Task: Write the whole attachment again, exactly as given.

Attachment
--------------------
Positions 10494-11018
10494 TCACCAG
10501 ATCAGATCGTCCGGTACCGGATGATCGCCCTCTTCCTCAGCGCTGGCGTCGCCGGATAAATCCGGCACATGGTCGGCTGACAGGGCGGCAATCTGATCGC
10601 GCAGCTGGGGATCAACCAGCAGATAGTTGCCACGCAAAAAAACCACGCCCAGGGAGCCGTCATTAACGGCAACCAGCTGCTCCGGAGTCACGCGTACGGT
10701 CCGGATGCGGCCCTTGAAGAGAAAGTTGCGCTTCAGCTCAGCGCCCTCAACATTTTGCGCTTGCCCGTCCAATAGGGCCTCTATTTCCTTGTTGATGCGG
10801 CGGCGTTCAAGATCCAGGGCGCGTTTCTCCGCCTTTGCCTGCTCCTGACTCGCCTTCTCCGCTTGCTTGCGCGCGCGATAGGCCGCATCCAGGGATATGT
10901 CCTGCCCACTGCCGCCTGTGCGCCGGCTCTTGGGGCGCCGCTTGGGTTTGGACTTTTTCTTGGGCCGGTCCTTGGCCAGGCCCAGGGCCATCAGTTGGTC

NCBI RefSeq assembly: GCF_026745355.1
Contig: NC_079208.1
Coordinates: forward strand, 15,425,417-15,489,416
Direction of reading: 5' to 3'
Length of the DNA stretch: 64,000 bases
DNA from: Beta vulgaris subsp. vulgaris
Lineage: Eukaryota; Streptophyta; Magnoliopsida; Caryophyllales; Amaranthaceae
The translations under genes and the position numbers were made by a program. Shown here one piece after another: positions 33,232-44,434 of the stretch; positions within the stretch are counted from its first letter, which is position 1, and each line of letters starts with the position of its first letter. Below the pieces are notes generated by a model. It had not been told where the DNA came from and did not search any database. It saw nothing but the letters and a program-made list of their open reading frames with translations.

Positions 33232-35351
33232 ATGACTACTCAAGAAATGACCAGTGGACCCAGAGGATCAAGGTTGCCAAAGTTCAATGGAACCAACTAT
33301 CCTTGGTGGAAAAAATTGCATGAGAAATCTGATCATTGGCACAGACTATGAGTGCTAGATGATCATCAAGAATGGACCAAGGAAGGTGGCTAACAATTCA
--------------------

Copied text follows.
Positions 10494-11018
10494 TCACCAG
10501 ATCAGATCGTCCGGTACCGGATGATCGCCCTCTTCCTCAGCGCTGGCGTCGCCGGATAAATCCGGCACATGGTCGGCTGACAGGGCGGCAATCTGATCGC
10601 GCAGCTGGGGATCAACCAGCAGATAGTTGCCACGCAAAAAAACCACGCCCAGGGAGCCGTCATTAACGGCAACCAGCTGCTCCGGAGTCACGCGTACGGT
10701 CCGGATGCGGCCCTTGAAGAGAAAGTTGCGCTTCAGCTCAGCGCCCTCAACATTTTGCGCTTGCCCGTCCAATAGGGCCTCTATTTCCTTGTTGATGCGG
10801 CGGCGTTCAAGATCCAGGGCGCGTTTCTCCGCCTTTGCCTGCTCCTGACTCGCCTTCTCCGCTTGCTTGCGCGCGCGATAGGCCGCATCCAGGGATATGT
10901 CCTGCCCACTGCCGCCTGTGCGCCGGCTCTTGGGGCGCCGCTTGGGTTTGGACTTTTTCTTGGGCCGGTCCTTGGCCAGGCCCAGGGCCATCAGTTGGTC

NCBI RefSeq assembly: GCF_026745355.1
Contig: NC_079208.1
Coordinates: forward strand, 15,425,417-15,489,416
Direction of reading: 5' to 3'
Length of the DNA stretch: 64,000 bases
DNA from: Beta vulgaris subsp. vulgaris
Lineage: Eukaryota; Streptophyta; Magnoliopsida; Caryophyllales; Amaranthaceae
The translations under genes and the position numbers were made by a program. Shown here one piece after another: positions 33,232-44,434 of the stretch; positions within the stretch are counted from its first letter, which is position 1, and each line of letters starts with the position of its first letter. Below the pieces are notes generated by a model. It had not been told where the DNA came from and did not search any database. It saw nothing but the letters and a program-made list of their open reading frames with translations.

Positions 33232-35351
33232 ATGACTACTCAAGAAATGACCAGTGGACCCAGAGGATCAAGGTTGCCAAAGTTCAATGGAACCAACTAT
33301 CCTTGGTGGAAAAAATTGCATGAGAAATCTGATCATTGGCACAGACTATGAGTGCTAGATGATCATCAAGAATGGACCAAGGAAGGTGGCTAACAATTCA